I am working on an application that will have support for plug-ins. I am wondering if I can apply the LGPL on the application, or is the LGPL only for libraries?

The main point is that I want the application to be roughly GPL, but that this is not enforced on plug-ins or scripts that the application loads. However, the GPL considers plug-ins to be derived works, so a pure GPL is not good in this case.

Currently I have been thinking about the MPL, but that explicitly states that the license will be under Californian jurisdiction, which for a European is not really acceptable.

What would the more prudent choice be for the license of the application be if I want a weak copy left. Are there any standard exceptions to the GPL that I should apply instead of the LGPL, and how does the LGPL apply to applications? The license does speak about libraries, which for me is rather confusing if I want to apply it on an application.

closed as off-topic by Kevin Brown, CRABOLO, cpburnz, Tasos K., SiKing Jun 5 '15 at 2:42

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    I'm voting to close this question as off-topic because it is about licensing or legal issues, not programming or software development. See here for details, and the help center for more. – Kevin Brown Jun 4 '15 at 23:38

Yes, it can be applied to applications. LGPL3 is GPL + linking exception, so it should be suitable for your application. OpenOffice is an example of a big application that is LGPL, and I believe their reasoning was similar to yours.


LGPL should be fine for what you describe. As far as plugins are concerned, your application is the library, so to speak.

If you still want licenses that apply to individual files (making it possible to produce derived works - such as plugins - so long as they don't include any bits of the original files), you might also want to consider something like Microsoft Reciprocal License (it doesn't mention Microsoft in the text, so it's perfectly reusable):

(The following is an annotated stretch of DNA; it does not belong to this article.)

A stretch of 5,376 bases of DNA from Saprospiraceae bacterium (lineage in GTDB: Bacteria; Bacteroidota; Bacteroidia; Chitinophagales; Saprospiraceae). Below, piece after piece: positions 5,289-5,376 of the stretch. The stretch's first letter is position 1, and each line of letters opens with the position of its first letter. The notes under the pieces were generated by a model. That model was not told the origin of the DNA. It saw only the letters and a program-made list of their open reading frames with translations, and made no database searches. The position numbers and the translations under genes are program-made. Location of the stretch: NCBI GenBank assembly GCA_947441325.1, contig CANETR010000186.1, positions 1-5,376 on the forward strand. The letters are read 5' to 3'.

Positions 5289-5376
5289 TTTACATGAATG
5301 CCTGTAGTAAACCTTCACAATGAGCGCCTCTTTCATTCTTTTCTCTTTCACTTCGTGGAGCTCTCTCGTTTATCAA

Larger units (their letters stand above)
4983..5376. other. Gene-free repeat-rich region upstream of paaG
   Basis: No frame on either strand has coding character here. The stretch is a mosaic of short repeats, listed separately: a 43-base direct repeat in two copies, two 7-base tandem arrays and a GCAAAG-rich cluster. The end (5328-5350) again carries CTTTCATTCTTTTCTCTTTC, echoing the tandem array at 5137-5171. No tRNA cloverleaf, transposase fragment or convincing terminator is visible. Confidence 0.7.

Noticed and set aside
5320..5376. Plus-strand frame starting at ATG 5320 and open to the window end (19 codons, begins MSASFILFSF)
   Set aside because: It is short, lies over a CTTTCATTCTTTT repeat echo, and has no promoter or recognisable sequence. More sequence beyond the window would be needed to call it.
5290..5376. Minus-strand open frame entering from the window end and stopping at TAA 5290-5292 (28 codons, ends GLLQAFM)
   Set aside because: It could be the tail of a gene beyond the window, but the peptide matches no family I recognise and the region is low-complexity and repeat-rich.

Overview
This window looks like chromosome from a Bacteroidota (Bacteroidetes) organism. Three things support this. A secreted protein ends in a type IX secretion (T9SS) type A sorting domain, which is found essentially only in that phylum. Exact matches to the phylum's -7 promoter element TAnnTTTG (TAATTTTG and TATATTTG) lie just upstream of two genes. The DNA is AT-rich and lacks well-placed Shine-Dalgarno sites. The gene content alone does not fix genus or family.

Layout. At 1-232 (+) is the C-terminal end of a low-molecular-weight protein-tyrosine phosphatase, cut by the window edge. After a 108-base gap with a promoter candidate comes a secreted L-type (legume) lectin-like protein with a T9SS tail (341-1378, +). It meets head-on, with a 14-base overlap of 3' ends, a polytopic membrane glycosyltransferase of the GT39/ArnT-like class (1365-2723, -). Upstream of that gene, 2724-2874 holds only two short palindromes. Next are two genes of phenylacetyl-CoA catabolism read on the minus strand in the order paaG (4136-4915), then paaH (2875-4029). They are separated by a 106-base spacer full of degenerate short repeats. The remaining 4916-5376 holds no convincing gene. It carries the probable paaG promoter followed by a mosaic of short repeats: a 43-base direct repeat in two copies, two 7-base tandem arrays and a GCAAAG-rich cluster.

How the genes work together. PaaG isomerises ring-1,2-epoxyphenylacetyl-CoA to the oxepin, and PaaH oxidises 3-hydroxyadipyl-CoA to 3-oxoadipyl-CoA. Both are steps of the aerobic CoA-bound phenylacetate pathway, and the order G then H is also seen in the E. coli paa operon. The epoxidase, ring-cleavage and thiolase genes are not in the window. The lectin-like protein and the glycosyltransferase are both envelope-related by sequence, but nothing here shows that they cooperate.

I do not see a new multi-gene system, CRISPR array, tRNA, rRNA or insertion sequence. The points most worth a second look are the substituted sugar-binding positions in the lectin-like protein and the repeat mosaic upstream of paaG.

Reciprocal Grants- For any file you distribute that contains code from the software (in source code or binary format), you must provide recipients the source code to that file along with a copy of this license, which license will govern that file. You may license other files that are entirely your own work and do not contain code from the software under any terms you choose.

So it's effectively like the MPL, but much shorter and clearer, and is not tied to a specific jurisdiction, with one exception:

The terms "reproduce," "reproduction," "derivative works," and "distribution" have the same meaning here as under U.S. copyright law.

But this is more of a clarification to reuse the existing definitions of the terms.


One good reason for this is for letting people take some code from your application, stick it in a library and not forcing them to release the code o their application just because they are using "your code".

So IMHO - yes, LGPL is applicable for applications.


Yes, you can use the LGPL for that purpose. The reference to libraries in the LGPL does not really says what a library is. For instance there large applications like JBoss that are LGPL-licensed.

Or you can use a GPL with exception (like GCC). The LGPL 3 is essentially a GPL 3 with an exception.

Since your posted original question there has been a new version of the MPL published in January 2012 that you could consider: the MPL 2.0: there is no mention of a California jurisdiction anymore: http://www.mozilla.org/MPL/2.0/ . It is a bit more complex yet also allows user to pick an A/L/GPL 2 and 3 as alternative licenses.


However, the GPL considers plug-ins to be derived works.

Only if they reuse code form the GPL part, you can have a propriety plugin to the linux kernel for example a closed source device driver.

  • The Linux kernel license has a specific exception for drivers. This does not apply to GPL'ed works in general: anything that links with GPL'ed code must be GPL itself, unless the license says otherwise. – Kristopher Johnson Jul 29 '10 at 0:51
  • @ Kristopher Johnson - ultimately thats upto the courts to decide. But if you use a published plugin interface with separate code that doesn't need any GPL'ed source then you are on a pretty safe bet. – Martin Beckett Jul 29 '10 at 17:21